I see a feeling-out type fight in the first two rounds and then Canelo begins the stalk. Saunders will be more elusive and more savvy than most of Canelo’s opponents, occasionally getting in some sharp counters. However, he will begin to tire late from an accumulation of Canelo’s body work and from backing up. This will allow the Mexican to increase the tempo looking for a way to close the show. The Traveler will survive. But Canelo will win with a dominating UD. – TED SARES

Two names come to mind for me when deciding how this fight will play out. First, Erislandy Lara, who I saw outbox but not outfight Alvarez. Second is Alexander Povetkin, whose horrible performance against Dillian Whyte was reportedly due to coronavirus residue, which Alvarez also claims to have been afflicted by. Can Saunders, another left-hander with a bit more of a reach advantage than Lara, take advantage of a possibly weakened Canelo? Don’t bet on it unless Cinco de Mayo weekend gets cancelled and nobody from Texas or Mexico shows up for the fight. Saunders seems capable of making it interesting, but Alvarez wins by wide decision or late TKO.  – PHIL WOOLEVER

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A Heinous Crime Will Likely Land Felix Verdejo in Prison for the Rest of His Life

Arne K. Lang

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“Felix has a sparkling personality, a flashy fighting style, and he’s good. He’s also f-a-s-t.” The quote is from Thomas Hauser who wrote those words in June of 2015 after Verdejo improved his record to 18-0 with a near-shutout of fellow unbeaten Ivan Nejara on an HBO card from the Theater at Madison Square Garden.

At this juncture it appeared that Verdejo, a former Olympian, was destined to become the next icon of Puerto Rican fight fans, the heir-apparent to Felix Trinidad and Miguel Cotto.

Today, news stories about Verdejo make no reference to his sparkling personality. It’s an attribute inconsistent with the portrait of a monster.

This past Saturday, as hardcore fight fans were glued to the telecast of a show in Manchester, England, it came to light that authorities in San Juan, Puerto Rico, had found the body of a young woman who had been reported missing after failing to turn up at her job at a dog grooming salon on Thursday morning, that the decedent was plainly the victim of foul play, that Verdejo was the primary suspect in her murder, and that he wasn’t cooperating with the authorities.

When the corpse of the missing woman was fished from a lagoon, her body was reportedly so mangled that forensic examiners had to consult dental records to confirm that the decedent was indeed Keishla Marlen Rodriguez Ortiz, the 27-year-old woman they were looking for. The boxer and Ms. Rodriguez had reportedly known each other since middle school. According to Rodriguez’s family members, she was pregnant with Verdejo’s child and the boxer, who was married with a 2-year-old daughter, wasn’t happy about it.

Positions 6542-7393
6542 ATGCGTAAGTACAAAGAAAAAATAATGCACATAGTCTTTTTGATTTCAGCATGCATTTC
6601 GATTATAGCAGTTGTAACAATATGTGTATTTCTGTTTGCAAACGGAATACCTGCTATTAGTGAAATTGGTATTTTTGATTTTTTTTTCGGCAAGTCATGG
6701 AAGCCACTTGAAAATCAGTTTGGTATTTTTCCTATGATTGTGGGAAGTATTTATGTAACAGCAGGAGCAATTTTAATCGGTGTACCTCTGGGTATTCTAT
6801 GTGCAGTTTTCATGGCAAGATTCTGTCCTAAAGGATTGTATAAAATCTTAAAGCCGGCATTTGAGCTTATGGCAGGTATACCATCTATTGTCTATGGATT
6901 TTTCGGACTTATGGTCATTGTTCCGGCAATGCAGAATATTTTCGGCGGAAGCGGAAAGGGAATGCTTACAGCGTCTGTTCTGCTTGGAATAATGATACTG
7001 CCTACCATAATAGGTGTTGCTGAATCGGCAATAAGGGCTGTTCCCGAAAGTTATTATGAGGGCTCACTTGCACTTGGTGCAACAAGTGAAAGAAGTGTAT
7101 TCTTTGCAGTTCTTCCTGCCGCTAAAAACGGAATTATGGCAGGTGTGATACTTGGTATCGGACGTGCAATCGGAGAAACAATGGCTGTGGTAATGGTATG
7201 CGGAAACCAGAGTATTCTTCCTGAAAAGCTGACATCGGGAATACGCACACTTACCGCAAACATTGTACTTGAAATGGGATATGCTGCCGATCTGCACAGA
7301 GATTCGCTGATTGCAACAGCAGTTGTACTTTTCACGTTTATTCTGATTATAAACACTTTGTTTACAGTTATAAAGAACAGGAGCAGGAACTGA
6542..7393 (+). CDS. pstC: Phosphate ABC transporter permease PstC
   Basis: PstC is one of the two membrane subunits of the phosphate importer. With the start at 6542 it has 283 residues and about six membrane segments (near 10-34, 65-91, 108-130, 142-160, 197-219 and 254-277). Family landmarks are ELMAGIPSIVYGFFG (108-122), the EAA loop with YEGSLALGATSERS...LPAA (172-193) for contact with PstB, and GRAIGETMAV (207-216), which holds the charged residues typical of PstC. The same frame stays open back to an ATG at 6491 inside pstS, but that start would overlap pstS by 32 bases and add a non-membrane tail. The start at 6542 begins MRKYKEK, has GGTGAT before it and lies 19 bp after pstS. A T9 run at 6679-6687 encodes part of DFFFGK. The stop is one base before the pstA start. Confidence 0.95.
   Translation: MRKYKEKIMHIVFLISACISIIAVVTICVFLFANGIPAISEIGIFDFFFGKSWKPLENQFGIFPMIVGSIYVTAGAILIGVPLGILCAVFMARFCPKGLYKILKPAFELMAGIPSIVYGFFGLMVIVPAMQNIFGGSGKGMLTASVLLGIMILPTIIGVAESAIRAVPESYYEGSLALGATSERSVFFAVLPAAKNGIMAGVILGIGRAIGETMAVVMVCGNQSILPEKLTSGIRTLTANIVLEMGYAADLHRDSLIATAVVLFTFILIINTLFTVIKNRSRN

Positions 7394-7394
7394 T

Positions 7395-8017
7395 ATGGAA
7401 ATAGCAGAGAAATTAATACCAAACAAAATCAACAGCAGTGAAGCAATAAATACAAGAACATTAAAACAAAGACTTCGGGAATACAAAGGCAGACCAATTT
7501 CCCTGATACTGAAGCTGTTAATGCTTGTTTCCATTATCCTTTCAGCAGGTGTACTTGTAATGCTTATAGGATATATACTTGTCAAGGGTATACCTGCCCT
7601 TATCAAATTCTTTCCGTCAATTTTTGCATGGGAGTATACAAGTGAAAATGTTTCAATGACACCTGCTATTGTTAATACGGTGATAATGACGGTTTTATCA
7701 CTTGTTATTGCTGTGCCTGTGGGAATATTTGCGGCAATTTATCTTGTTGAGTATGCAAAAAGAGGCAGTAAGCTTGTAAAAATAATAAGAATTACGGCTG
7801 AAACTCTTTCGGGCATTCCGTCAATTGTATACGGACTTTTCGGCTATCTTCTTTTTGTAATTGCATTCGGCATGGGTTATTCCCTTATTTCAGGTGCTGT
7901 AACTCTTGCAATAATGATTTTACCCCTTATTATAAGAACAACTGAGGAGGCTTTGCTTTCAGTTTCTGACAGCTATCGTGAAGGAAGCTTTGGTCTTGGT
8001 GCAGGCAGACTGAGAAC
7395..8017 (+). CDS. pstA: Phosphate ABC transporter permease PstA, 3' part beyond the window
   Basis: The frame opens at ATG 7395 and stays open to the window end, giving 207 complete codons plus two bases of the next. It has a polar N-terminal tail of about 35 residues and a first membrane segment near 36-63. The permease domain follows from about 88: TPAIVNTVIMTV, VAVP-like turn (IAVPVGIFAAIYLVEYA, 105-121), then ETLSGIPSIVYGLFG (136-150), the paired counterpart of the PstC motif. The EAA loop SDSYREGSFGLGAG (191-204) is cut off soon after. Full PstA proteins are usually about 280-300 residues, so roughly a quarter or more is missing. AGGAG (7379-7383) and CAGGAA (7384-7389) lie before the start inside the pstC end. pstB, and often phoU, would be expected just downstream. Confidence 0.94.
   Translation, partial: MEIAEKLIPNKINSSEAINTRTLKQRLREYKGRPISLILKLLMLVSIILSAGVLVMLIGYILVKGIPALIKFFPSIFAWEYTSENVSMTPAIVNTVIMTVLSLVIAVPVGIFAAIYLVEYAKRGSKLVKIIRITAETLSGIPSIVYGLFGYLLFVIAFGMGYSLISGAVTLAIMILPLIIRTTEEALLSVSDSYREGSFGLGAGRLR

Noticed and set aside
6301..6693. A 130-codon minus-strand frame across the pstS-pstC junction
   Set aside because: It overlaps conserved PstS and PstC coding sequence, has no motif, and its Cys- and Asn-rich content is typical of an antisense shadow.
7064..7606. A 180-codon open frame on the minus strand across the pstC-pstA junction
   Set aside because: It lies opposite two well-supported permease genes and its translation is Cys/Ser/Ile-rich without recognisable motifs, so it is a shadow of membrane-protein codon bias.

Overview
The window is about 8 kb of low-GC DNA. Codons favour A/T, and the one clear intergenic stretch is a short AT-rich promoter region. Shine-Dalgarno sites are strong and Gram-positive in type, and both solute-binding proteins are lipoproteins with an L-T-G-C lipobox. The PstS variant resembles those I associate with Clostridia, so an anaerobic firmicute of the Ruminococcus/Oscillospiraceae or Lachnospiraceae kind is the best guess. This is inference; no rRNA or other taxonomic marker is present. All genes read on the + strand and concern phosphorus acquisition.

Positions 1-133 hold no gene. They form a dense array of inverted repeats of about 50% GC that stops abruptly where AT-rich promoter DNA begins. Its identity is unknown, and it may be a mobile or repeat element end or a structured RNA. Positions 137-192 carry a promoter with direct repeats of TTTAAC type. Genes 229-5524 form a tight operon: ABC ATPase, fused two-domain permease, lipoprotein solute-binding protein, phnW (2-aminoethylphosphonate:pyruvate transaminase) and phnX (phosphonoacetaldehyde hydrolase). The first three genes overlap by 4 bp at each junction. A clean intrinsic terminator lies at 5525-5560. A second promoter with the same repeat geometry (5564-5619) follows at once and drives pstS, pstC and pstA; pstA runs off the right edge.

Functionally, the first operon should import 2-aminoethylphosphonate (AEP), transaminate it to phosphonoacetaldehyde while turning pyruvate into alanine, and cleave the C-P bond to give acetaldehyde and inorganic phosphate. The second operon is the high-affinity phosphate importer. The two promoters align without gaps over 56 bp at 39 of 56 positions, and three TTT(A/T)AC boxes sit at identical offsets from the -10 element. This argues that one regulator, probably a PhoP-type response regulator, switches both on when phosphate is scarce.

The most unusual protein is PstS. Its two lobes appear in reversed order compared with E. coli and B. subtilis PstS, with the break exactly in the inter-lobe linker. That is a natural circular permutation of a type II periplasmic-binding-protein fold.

Keishla

Keishla Rodriguez

With each new detail, the story became more sordid.

It is alleged that the victim was thrown off a bridge after being punched in the face and injected with a syringe filled with an unidentified substance. Verdejo and an accomplice – who hasn’t been charged and is identified only as a witness – then tied her hands and feet with wire and weighed the body down with a cinderblock before tossing it into the water. When the body was slow to sink, Verdejo allegedly fired a bullet at it. A shell casing was found on the bridge and the authorities have corroborating evidence from toll booth cameras.

As first reported by veteran boxing writer Jake Donovan, the boxer surrendered to FBI agents yesterday evening (Sunday). He appeared this morning via zoom before federal magistrate Camille Velez Rive who ordered him returned to prison and held without bail.

Many of the headlines in the tabloids say that Verdejo is facing the death penalty. That’s technically true. The three crimes for which he has been charged — carjacking resulting in death, kidnapping resulting in death, and intentionally killing an unborn child – are federal crimes. As a commonwealth of the United States, Puerto Rico is subject to U.S. federal laws. However, Puerto Rico abolished capitol punishment in 1929. The country hasn’t executed anyone since 1927 when a man named Pascual Ramos was hanged for killing his boss.

It’s doubtful that prosecutors would pursue the death penalty unless the trial were moved to the mainland. However, domestic violence has become a hot-button issue in Puerto Rico and the national mood toward crimes of this nature is trending toward harsher retribution. Yesterday, according to the Daily Mail, hundreds of people, mostly women, including Rodriguez’s sister, gathered at the bridge that spans the lagoon to pay their respects and demand justice for the victims of domestic violence.

Felix Verdejo turned pro  at age 19 after representing Puerto Rico in the 2012 London Olympics. He rose to #1 in the WBO lightweight rankings after defeating Oliver Flores in February of 2017, but was demoted for inactivity. There were extenuating circumstances including fights that fell out and a 6-day stay in a hospital following a motorcycle accident.